Let’s deal with the legal first: I am ready to stand corrected, but as I see it, the legality of using a CGM of Flash reader whilst driving is less than clear, with a very important caveat: the use of the mobile LibreLink App, or any other diabetes tech which uses a mobile phone, is clearly illegal as far as I can see. The law has expressly forbidden the use of any handheld communication device whilst driving, so the use of a phone for LibreLink or similar would be illegal in the same way that it is illegal to us a phone’s satnav function. See this page from the CPS gives good guidance on the legal definitions of handheld communication devices, and as far as I can see makes clear that using a smartphone app to check blood glucose is illegal.

But of course, the FreeStyleLibre reader is not a communication device and so is it is not technically illegal to he holding one whilst driving. But is it safe? 

Well in my view, yes. I now keep my Libre reader on the dashboard (on one of those non-slip mats), where it is within easy reach and I feel that to turn it on, swipe and read is safe and helpful, provided that the driver chooses a suitable moment and road situation: stopped at lights, driving along a quiet, straight road etc. It is no different to, and subject to the same common sense rules as, changing radio station, adjusting the heating or even eating a travel sweet (my pot of jelly babies is always to hand whilst driving).

My Libre Sensor on the dashboard
Moreover, and indeed more safely, someone else can take a reading. With a Libre sensor on the driver's left arm, a passenger in the front seat can easily swipe and check, and I have already asked my wife and daughter to do so for me with me at the wheel.

Am I right in extolling the virtues of occasional checking whilst driving? I hope so, and certainly, in my own mind, I am significantly safer now than when following the previous regulations requiring a finger-prick test every two hours: I suspect that I was far from alone in being somewhat liberal in my interpretation of that rule. We all know that a lot can happen to blood sugar in two hours, and the idea of driving for two hours without knowing the current BG level, let alone the direction of its travel, seems now to be rather foolhardy, and the ability to keep tabs on that level, even whilst at the wheel, seems to me to be a very positive and beneficial development.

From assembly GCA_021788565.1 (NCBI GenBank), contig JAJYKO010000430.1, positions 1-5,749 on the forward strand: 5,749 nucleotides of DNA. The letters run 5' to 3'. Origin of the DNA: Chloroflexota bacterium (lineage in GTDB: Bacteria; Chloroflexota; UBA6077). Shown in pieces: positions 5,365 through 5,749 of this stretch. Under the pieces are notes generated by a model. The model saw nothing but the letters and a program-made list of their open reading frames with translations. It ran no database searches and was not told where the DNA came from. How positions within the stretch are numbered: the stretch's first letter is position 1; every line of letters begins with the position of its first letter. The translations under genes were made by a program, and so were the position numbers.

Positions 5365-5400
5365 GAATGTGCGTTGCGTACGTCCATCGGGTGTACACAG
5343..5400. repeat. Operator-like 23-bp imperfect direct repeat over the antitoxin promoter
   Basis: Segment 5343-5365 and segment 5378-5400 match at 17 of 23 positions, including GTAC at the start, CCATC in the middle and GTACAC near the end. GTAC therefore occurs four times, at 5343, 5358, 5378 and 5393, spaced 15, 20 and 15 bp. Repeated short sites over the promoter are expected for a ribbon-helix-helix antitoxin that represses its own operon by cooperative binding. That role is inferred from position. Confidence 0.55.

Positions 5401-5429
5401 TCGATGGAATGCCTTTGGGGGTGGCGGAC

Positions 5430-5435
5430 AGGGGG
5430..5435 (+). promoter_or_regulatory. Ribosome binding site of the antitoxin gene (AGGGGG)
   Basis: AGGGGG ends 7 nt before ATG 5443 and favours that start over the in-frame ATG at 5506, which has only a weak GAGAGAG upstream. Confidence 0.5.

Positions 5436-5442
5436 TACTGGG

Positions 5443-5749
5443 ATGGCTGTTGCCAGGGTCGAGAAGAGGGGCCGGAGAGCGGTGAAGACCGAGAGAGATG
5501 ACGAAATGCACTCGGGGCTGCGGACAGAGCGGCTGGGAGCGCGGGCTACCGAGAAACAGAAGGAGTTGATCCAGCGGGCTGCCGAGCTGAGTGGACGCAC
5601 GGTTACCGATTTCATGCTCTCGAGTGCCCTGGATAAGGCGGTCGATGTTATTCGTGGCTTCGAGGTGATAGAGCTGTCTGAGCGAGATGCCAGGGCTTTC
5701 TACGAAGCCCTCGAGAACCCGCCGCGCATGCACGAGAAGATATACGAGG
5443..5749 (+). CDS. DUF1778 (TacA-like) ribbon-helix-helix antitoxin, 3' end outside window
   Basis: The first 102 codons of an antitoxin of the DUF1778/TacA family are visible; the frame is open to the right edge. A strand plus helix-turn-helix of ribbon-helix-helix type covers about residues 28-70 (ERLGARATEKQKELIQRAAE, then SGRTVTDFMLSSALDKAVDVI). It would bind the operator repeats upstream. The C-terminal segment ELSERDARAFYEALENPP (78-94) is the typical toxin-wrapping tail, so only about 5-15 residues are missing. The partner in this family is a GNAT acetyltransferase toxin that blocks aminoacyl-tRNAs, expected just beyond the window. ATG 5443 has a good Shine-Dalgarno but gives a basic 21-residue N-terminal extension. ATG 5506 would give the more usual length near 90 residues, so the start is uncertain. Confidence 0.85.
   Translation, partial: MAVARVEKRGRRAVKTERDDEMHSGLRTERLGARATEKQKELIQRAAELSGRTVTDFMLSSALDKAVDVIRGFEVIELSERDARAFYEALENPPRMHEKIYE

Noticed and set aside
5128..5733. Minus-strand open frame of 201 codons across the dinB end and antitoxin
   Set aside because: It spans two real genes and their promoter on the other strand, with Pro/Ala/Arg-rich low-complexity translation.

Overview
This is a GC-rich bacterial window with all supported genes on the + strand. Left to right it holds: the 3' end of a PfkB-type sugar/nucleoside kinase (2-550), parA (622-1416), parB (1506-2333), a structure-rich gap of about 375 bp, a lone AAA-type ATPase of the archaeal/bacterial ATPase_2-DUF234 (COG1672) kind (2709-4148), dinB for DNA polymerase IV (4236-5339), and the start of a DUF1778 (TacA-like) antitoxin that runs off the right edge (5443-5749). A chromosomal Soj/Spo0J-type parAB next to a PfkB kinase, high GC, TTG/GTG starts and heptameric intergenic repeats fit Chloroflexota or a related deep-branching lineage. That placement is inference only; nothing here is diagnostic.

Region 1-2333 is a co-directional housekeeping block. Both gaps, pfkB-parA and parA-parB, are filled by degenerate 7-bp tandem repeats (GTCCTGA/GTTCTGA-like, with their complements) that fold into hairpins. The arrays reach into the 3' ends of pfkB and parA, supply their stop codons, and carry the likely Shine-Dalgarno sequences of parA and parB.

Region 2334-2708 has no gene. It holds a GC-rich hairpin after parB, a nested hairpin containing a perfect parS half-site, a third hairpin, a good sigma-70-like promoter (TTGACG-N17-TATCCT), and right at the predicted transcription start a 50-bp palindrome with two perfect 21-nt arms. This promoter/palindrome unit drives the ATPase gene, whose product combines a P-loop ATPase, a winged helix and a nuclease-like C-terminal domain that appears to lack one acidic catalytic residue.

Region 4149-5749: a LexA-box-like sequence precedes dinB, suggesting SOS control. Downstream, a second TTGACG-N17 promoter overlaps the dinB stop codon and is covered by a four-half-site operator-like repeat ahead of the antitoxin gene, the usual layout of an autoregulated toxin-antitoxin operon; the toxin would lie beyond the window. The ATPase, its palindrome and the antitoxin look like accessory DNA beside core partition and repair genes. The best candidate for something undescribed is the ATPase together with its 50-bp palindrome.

My thanks to FreeStyle Libre campaigner Nick Cahm for giving a second opinion on this piece: his post here was the original stimulus for my writing this post and is well worth a read.

Disclaimer: This post, like all else that I write, represents my personal views and experiences. I have no medical or legal qualifications or expertise, and all people with diabetes who drive should ensure that they drive safely and legally at all times.

Wednesday, 27 February 2019

I am a Rock: Why are the British so bad at languages?

I try very hard to be an optimist and I genuinely think that in many - indeed in most - ways, the world has become a significantly better place over my lifetime. However, there is always stuff going on to counter that rose-tinted view of the world, both in my own life and in the wider world, and just occasionally things crop up which make me succumb to feelings of doom and gloom.

One such thing greeted me in this morning’s news (February 27th 2019), with the not exactly surprising revelation that language learning here in the UK appears to be in meteoric decline, according to a survey by BBC news. The story is here:

For a linguist it makes depressing reading, and it is difficult to resist the temptation to link this apparent decline in our willingness as a nation to engage with the language and culture of other countries as symptomatic of the same narrow-minded insularity that drove a (very slim) majority of Britons to vote to leave the EU back in 2016.

As a retired languages teacher, I am relieved to say that this is now for me just a subject of deep concern, rather than one of professional survival, but that doesn’t mean to say that I am not very sad to see it happening. We Brits have always been bad at it, but why are we getting worse at learning languages? And why are we not more worried about it? In short, why are we so arrogant?